To add to our list of recent travels, last weekend we visited Edinburgh for the Military Tattoo and Fringe Festival. I started a new job last week, so took Friday off (this was pre-booked before I started the job which they were fine with) and in the morning we caught a train from King’s Cross Station up to Edinburgh. The trip itself was quite interesting, as they had overbooked the train by quite a lot. I think this is pretty common. We didn’t have a seat reservation (because there were no reservations left by the time I booked the train) which meant we had to shift between seats as every seat was reserved for some leg of the trip, and after the first two stops we didn’t have seats at all! We ended up in the end of a carriage near the exits, sometimes crowded enough that we had to stand, but for the last hour and a half or so we found a spot that was mostly empty where we could sit on the floor for the rest of the trip. Lesson learnt… make sure we always get reservations!
We got into Edinburgh half an hour late due to two delays, at about quarter to 3 in the afternoon. We had all day bus passes which I had booked with our train tickets, and found a bus which took us to our hotel about 20 minutes outside the city centre. We stayed at The White Lady which is part of the JD Wetherspoons pub chain which Andre was excited by! The room was very nice – and for the price we paid you would hope so! (Edinburgh Fringe Festival + Military Tattoo + Commonwealth Games diving events = probably Edinburgh’s most expensive weekend of the year). Breakfast was free though, which I’d forgotten, so that was a nice bonus.
We had an early tea in the pub (fish and chips for me and a scottish highland burger for Andre) before heading into town for the Tattoo. We arrived early to have a look around at the Fringe Festival first. We saw a few street performers and had a look around a few market stalls, then decided it was time to head up the Royal Mile to the castle to join the queue for the Tattoo.
Despite the crowds the queue moved pretty fast and it didn’t take us too long to get into the stadium they have set up on the castle esplanade. It was a lot smaller than I anticipated, and holds just under 9000 spectators. We were seated in one of the corners, a few rows up from the bottom, and short of being in the stands smack bang in front of the parade ground, had pretty good views.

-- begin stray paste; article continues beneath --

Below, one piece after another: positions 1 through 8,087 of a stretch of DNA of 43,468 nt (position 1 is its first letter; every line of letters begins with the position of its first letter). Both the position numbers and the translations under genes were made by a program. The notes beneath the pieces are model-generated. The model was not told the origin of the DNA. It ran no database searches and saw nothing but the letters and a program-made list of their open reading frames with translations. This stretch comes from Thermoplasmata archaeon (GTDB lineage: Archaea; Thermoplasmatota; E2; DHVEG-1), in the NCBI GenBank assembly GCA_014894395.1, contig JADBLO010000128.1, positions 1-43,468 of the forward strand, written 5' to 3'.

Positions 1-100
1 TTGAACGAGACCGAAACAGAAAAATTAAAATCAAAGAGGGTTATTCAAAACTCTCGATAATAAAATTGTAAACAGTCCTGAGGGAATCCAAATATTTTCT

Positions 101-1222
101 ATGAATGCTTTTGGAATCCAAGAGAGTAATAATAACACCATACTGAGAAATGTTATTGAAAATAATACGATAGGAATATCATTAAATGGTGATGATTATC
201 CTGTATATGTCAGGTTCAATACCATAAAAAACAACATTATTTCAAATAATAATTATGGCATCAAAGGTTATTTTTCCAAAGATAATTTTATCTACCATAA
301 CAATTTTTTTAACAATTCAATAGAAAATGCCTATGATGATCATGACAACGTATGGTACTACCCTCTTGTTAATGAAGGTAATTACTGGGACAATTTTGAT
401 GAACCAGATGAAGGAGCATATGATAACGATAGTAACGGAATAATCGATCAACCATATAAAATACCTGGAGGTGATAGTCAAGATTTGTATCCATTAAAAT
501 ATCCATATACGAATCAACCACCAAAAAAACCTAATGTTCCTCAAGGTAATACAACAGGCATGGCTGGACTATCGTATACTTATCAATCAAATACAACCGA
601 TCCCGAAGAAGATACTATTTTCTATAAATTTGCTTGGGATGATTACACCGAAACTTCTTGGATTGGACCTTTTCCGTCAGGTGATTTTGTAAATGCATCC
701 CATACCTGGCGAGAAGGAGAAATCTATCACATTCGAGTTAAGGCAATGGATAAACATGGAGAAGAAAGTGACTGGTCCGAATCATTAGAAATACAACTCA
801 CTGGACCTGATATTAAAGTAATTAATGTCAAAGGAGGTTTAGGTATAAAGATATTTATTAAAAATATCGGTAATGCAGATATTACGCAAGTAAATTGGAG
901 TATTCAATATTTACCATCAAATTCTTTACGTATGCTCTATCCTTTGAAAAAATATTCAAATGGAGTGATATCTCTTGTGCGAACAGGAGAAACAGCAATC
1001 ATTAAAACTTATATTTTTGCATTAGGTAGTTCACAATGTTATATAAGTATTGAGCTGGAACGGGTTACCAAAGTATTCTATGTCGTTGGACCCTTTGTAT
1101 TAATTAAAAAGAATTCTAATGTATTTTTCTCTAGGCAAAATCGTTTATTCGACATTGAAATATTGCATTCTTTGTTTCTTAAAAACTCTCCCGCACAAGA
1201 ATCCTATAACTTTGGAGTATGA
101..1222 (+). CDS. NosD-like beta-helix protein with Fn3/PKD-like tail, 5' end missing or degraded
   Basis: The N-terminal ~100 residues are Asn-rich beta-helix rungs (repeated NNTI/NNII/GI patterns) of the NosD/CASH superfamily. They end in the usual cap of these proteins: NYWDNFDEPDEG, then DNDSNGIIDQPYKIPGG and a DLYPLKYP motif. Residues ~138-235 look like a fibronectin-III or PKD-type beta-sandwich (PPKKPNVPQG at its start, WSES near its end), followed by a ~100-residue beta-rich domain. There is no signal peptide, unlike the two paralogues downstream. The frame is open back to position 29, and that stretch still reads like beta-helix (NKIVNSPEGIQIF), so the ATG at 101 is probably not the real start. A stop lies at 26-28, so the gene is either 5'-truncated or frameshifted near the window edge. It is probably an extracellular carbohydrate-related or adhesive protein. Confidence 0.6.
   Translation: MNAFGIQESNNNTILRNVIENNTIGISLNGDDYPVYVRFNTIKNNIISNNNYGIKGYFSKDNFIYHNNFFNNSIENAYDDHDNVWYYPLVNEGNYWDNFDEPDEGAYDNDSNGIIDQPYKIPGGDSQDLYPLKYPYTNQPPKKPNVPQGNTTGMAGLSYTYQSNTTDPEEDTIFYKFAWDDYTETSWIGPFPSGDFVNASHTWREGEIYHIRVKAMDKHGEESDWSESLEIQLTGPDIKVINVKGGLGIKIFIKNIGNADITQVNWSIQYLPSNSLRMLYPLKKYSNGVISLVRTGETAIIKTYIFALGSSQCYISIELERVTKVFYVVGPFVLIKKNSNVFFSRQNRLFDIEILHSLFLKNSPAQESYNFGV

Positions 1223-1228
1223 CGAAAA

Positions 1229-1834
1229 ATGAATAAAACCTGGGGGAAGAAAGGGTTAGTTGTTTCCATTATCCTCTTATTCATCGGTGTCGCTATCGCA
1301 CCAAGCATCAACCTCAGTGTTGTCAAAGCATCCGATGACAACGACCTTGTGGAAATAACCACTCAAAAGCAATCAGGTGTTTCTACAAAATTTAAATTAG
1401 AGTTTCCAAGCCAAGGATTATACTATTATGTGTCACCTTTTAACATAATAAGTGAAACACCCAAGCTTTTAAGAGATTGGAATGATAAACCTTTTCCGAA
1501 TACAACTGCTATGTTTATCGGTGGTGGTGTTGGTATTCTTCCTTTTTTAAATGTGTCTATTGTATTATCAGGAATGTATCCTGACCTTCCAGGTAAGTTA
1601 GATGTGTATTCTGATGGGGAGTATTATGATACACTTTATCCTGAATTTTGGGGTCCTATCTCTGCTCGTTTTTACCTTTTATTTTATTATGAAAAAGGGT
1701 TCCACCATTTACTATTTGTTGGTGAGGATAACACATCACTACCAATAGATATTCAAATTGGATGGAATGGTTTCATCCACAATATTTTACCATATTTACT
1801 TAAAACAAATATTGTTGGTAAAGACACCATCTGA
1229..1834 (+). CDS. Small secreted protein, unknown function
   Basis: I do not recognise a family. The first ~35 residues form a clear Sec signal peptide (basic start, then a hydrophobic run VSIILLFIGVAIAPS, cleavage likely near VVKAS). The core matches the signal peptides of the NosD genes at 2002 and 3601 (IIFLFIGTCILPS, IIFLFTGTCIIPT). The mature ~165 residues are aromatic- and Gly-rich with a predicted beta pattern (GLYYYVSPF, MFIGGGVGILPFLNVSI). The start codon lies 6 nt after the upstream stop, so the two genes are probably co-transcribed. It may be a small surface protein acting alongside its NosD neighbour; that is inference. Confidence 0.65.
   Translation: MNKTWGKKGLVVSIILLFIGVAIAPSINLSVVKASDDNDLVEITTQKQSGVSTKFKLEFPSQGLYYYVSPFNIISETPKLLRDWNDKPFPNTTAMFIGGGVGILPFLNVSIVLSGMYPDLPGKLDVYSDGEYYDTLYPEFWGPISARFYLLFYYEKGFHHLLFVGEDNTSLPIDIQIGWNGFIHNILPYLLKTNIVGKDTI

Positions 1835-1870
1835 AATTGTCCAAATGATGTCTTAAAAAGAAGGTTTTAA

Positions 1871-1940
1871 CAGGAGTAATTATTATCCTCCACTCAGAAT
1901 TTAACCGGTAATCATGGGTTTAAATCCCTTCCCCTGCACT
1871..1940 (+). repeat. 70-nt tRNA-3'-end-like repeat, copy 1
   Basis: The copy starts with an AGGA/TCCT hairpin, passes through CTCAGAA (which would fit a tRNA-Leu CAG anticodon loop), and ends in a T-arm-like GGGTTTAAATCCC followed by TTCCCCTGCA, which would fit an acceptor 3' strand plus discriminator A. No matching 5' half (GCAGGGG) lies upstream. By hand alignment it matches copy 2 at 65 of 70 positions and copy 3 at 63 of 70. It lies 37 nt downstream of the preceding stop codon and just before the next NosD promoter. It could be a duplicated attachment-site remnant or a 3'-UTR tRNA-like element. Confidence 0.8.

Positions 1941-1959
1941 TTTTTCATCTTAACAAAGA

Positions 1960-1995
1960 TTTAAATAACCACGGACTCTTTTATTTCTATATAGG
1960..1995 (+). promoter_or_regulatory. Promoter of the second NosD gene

The Tattoo had a theme of Scots throughout the Commonwealth (probably in line with Scotland’s year-long homecoming celebration this year), so this meant only Commonwealth countries participated – so I was a bit bummed that this meant no Top Secret drum corps (who are from Switzerland). It was still very good though. There was no one specific display from Australia, although we contributed the Tasmanian Police Pipes & Drums and Australian Federal Police Pipes & Drums to the massed Pipes & Drums band, and highland dancers to the massed highland dance troupe.
We particularly enjoyed the Singaporean military band and their cultural dancers, as well as the New Zealand performance which incorporated Maori performances and highland dancers… and of course the haka.
The highland dancers were very good and we really enjoyed the combined marching band which included the massed Pipes & Drums as well as the Royal Marines marching band who we saw at the Royal Marines Beating Retreat display earlier this year.
The Trinidad & Tobago steel band was also very popular, the only marching steel band in the world! There was also a display done by the Royal Marines in celebration of their 350th anniversary this year.
The finale was a lot of fun, with a school choir singing a range of hits such as Thriller, Hey Baby and Happy, with the entire cast participating in the dancing, finished off with a round of Auld Lang Syne – crowd participation mandatory!